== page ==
SpaceNet has averaged over 60TBs each quarter in data downloads since 2019.

We have identified four key characteristics for building geospatial datasets:

(1) Quality and Diversity

(2) Permissive Licensing

(3) Accessibility

(4) Interoperability

First, the development of each dataset must adhere to the highest standards of quality. This includes having a detailed label taxonomy, topology rules, and strategy for addressing label diversity (e.g., urban vs. rural settings, etc.) in the train and test sets. We have sought to systematically add more geographic diversity (e.g., new cities, varying terrains, seasonal effects, etc.) with each dataset release, but there is much more we could do in this area. Second, one of the most unique aspects of the SpaceNet dataset is its permissive licensing structure. The entire dataset is now licensed under Creative Commons Attribution-ShareAlike 4.0 International License, which enables researchers and corporations alike to use the datasets in their product development lifecycle. Third, it is important that the datasets remain accessible after the conclusion of each challenge so they can remain an enduring resource for further research. Fourth, we have increasingly focused on making sure the entire dataset is compliant with leading data standards to enable efficient data access and processing. For example, we prioritized the adoption of the Cloud Optimized GeoTIFF (COG) and, more recently, the Spatiotemporal Asset Catalog (STAC) standards (special thanks to the Radiant Earth Foundation team for their support).

Pillar 2: Open Data Science Challenges

We design a public data science challenge around each new dataset. These challenges present an opportunity to crowdsource algorithmic solutions across some of the leading researchers and practitioners in a wide variety of technical domains. Our central strategy since the launch of SpaceNet 1 has been to incrementally increase the technical complexity posed in each challenge. As opposed to taking moonshots, this approach has enabled us to open source models that are useful to current applied research and product development projects. The trick with designing each challenge is finding the appropriate level of added complexity. To date, we have hosted six challenges with our partner Topcoder focused on either building footprint identification or road network extraction and routing estimation. These challenges have attracted over 3,000 technical submissions across the Topcoder community. (Learn more about the Topcoder community here.) We have awarded $300,000 in cash prizes (prizes are offered to the top five submissions, top graduate student submission, and top undergraduate submission) and offered $20,000 in AWS credits that participants can earn throughout the duration of the challenge.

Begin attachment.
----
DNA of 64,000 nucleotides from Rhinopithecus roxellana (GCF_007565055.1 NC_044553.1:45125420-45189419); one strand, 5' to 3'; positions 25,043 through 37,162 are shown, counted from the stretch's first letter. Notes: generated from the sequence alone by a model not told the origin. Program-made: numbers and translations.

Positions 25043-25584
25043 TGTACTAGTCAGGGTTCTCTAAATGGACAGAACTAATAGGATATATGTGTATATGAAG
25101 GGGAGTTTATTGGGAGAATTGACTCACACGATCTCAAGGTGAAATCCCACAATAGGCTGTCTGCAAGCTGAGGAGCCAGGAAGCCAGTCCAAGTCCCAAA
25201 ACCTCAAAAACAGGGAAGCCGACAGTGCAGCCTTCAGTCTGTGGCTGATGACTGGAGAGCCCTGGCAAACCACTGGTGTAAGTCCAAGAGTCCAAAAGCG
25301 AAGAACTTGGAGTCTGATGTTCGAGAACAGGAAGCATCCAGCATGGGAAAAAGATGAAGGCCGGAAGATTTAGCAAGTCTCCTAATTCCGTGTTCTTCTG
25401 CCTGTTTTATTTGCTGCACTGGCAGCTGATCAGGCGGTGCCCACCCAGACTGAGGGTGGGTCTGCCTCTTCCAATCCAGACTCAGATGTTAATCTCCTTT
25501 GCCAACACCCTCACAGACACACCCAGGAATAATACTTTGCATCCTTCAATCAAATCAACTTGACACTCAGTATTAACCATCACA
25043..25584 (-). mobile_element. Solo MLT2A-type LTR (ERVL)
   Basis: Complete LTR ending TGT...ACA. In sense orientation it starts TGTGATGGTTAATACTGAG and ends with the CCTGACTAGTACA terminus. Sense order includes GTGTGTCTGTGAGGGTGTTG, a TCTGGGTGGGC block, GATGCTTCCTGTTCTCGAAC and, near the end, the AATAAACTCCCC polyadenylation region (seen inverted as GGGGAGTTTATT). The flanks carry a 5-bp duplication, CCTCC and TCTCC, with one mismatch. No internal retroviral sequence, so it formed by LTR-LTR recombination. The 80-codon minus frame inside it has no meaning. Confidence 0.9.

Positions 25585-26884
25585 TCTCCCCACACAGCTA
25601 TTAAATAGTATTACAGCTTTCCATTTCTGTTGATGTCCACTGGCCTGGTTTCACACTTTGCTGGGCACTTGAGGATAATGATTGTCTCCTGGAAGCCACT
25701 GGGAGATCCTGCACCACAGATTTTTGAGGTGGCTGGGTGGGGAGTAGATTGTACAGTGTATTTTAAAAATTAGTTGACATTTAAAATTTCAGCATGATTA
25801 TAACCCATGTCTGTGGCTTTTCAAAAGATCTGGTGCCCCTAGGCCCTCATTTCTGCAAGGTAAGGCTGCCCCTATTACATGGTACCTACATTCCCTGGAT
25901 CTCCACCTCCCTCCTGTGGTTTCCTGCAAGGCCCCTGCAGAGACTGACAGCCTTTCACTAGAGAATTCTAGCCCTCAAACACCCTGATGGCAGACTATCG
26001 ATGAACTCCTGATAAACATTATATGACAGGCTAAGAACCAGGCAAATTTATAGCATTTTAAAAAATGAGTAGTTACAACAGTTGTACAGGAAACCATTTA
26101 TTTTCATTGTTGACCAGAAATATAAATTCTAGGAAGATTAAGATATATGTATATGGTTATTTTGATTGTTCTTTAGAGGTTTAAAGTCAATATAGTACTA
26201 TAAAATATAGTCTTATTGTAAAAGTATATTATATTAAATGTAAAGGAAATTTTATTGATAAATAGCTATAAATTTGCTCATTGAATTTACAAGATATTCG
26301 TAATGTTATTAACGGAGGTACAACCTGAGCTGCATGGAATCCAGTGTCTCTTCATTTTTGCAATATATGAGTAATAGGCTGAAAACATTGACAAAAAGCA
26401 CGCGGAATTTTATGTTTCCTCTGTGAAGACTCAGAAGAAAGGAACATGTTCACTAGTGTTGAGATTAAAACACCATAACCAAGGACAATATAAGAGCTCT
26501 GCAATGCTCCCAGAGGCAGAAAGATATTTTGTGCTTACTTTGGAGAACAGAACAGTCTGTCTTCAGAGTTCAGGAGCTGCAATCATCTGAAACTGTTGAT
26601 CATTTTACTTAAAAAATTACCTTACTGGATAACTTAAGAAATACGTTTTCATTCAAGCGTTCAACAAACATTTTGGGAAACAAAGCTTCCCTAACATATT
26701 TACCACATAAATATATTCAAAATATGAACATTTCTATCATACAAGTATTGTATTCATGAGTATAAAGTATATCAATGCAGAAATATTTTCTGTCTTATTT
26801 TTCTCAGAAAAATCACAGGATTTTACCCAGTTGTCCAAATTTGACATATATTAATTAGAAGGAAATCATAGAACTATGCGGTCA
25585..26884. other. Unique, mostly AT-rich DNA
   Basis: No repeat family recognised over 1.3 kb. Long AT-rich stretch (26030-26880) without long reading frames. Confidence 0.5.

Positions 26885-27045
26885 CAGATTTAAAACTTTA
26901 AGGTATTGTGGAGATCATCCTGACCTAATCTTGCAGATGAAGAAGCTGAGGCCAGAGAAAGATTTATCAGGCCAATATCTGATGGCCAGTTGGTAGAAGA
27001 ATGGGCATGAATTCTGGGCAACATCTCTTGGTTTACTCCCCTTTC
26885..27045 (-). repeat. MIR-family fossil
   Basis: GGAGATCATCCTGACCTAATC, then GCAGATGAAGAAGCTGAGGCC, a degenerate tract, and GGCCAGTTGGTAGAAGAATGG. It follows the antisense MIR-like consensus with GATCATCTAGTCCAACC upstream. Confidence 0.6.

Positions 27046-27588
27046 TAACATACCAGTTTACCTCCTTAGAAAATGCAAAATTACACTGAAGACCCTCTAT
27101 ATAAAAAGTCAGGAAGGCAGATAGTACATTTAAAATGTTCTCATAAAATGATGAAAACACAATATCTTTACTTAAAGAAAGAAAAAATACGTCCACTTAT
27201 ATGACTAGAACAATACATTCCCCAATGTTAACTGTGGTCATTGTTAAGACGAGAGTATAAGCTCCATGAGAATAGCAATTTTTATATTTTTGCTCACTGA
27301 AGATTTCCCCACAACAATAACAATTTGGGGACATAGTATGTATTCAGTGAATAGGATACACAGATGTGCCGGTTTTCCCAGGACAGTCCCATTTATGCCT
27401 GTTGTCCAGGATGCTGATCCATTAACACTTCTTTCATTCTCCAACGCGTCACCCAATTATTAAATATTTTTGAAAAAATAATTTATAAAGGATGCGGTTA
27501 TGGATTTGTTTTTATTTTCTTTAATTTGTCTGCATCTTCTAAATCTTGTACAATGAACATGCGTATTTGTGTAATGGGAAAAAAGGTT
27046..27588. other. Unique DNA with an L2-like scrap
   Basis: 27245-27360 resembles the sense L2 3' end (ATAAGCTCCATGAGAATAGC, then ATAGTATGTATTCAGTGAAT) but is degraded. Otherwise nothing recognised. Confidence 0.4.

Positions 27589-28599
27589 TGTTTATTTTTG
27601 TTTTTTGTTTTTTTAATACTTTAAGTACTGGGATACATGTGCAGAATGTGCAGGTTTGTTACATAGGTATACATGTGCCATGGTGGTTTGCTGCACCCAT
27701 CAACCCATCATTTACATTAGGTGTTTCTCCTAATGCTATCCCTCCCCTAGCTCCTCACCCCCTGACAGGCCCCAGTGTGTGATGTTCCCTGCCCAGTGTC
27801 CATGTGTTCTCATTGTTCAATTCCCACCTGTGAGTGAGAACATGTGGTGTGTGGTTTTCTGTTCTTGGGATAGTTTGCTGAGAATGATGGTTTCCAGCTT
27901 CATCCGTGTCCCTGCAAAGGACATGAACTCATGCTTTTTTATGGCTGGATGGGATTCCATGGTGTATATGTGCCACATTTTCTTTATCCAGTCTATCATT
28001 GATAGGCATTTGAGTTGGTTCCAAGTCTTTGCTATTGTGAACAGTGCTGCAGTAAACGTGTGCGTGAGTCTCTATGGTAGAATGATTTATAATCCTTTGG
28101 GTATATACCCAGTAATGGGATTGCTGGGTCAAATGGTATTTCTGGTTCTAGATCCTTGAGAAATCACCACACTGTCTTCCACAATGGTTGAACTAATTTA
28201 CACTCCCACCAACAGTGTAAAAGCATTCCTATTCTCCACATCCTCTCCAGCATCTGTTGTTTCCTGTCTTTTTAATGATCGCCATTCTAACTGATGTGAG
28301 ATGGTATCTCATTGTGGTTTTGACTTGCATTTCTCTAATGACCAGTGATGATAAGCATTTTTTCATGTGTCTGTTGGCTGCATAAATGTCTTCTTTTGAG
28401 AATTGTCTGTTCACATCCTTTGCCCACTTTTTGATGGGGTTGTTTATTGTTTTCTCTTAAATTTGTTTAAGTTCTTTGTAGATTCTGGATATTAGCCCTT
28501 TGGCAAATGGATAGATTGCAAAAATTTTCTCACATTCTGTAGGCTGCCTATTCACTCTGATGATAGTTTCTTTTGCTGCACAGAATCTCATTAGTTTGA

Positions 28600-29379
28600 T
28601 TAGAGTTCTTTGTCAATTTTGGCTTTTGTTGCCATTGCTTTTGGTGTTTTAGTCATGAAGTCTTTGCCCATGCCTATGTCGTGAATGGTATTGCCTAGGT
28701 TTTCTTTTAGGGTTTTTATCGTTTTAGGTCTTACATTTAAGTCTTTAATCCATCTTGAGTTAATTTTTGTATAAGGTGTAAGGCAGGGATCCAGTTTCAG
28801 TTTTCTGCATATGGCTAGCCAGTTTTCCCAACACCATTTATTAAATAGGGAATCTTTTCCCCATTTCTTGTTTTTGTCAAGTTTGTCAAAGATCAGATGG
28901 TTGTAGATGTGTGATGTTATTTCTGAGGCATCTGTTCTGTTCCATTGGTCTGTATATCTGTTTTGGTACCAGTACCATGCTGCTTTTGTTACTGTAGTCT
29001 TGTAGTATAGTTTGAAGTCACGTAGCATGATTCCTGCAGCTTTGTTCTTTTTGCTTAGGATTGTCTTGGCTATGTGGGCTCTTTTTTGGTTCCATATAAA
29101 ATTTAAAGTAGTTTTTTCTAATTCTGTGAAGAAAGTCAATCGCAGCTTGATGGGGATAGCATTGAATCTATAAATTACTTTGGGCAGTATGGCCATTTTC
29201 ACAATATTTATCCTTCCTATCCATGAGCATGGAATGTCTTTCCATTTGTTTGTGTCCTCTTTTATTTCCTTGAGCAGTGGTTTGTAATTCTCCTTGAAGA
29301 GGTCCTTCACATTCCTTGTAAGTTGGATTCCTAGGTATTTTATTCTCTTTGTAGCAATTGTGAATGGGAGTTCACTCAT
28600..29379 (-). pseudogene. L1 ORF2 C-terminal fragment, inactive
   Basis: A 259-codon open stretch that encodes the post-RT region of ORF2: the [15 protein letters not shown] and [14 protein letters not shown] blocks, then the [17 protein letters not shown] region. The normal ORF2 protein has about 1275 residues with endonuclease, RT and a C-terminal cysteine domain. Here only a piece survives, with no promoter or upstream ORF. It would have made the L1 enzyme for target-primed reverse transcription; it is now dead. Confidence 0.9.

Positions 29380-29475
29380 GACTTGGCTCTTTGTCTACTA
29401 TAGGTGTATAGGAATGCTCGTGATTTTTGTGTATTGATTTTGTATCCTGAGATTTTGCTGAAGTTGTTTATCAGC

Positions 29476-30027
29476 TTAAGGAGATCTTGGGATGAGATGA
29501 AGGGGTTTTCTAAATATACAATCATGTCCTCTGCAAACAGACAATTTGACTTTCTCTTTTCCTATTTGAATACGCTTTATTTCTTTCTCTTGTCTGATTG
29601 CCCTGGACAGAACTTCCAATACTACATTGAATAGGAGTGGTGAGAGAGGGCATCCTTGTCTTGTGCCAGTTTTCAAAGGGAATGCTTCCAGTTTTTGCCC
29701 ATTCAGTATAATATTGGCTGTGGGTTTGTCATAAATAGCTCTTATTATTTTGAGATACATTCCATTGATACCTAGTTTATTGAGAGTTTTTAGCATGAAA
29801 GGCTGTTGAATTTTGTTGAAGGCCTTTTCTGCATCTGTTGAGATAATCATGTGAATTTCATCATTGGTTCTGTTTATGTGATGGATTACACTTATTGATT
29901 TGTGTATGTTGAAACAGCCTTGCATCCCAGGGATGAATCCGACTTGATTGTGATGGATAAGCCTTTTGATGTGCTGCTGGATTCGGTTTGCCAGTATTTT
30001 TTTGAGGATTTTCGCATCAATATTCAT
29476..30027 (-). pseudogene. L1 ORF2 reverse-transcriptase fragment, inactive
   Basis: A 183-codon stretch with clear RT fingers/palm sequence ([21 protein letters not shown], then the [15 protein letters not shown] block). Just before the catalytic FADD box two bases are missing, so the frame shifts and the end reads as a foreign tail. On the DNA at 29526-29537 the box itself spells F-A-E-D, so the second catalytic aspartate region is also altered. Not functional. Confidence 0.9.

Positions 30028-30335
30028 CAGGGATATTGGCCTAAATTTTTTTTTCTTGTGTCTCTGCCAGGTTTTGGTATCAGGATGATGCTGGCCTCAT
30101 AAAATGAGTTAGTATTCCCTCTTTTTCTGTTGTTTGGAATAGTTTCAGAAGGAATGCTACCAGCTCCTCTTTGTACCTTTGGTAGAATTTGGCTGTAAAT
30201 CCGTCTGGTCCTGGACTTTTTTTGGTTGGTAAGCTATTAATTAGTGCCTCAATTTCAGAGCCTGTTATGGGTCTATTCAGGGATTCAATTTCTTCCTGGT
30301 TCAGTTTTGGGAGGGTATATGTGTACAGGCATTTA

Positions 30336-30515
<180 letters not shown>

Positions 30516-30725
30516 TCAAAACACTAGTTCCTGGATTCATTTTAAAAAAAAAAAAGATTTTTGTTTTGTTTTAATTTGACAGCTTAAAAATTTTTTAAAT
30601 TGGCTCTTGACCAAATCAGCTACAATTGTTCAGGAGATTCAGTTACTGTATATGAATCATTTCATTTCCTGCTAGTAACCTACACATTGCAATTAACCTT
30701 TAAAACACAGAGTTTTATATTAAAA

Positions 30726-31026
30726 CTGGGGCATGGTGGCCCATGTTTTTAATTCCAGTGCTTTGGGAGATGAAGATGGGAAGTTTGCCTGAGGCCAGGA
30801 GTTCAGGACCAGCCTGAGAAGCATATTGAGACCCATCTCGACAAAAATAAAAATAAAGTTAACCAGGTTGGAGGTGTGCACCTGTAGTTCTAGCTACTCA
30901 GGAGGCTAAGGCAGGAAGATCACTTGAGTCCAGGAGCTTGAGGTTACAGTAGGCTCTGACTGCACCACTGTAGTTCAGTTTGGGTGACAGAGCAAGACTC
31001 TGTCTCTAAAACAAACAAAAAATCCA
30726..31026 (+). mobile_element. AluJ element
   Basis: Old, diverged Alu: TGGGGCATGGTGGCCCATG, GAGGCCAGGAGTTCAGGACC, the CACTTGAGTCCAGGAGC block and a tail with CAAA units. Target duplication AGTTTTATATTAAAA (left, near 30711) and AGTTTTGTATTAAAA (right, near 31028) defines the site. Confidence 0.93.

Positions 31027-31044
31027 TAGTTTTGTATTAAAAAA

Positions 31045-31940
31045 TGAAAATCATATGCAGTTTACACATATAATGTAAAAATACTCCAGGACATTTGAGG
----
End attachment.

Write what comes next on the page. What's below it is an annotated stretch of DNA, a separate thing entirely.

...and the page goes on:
Building Footprints

Our primary technical focus has been building footprint extraction. SpaceNet Challenges 1, 2, 4, and 6 (as well as SpaceNet 7, which is scheduled to launch on August 31, 2020) have asked participants to extract building footprints from remote sensing data sets. We have relied upon the “SpaceNet metric,” a modified F1 score with an intersection over union threshold of 0.5, to evaluate performance of the submissions for each of these challenges (NOTE: SpaceNet 7 will feature a new evaluation metric analyzing footprint detections over time). We have incrementally increased the technical complexity of our building footprint challenges by adding geographic diversity, changing the look angles of the imagery, as well as incorporating a multimodal dataset featuring both high-resolution satellite imagery as well as SAR data.

Road Network Identification and Routing Estimation

Identification of road networks and routing estimation has been SpaceNet’s second major focus area. SpaceNet Challenges 3 and 5 asked participants to extract road networks from satellite imagery as well as estimate routes and travel time. The prediction of travel routes and timing from exclusively remote sensing data is a particularly technical novel challenge and also has direct applicability to certain disaster response scenarios. In order to appropriately evaluate model performance for these challenges, my colleague and IQT Labs Chief Data Scientist, Adam Van Etten, developed the Average Path Length Similarity (APLS) metric. We increased the technical complexity between SpaceNet 3 and 5 by asking participants to add a time estimation prediction to their estimated routes. We also included a mystery city (which turned out to be Dar es Salaam, Tanzania) in our test dataset that participants did not have access to during the challenge to test the generalizability of their models.

SpaceNet has prioritized an incremental approach to increasing analytic complexity per challenge.

Pillar 3: Algorithms

At the conclusion of each challenge, we evaluate and open source the top algorithms from each challenge on our Github repository. In order to lower the barrier to entry and promote use in future work, each algorithm includes a dockerfile and maintains a permissive Apache 2.0 license. We have released 28 algorithms from the first six challenges: 18 for building footprint detection and 10 for road network detection and routing estimation. It has been particularly exciting to see the technical submissions evolve over time to leverage some of the cutting-edge deep learning methods. For instance, four out of five top submissions from the SpaceNet 6 challenge utilized the recently released EfficientNet. Beyond the winning algorithms from the challenges, we also release baseline algorithms developed by CosmiQ prior to the launch of each challenge. We started releasing baselines with the launch of SpaceNet 4 Challenge as a way to help enable participants, particularly those unfamiliar with geospatial datasets, get started quickly.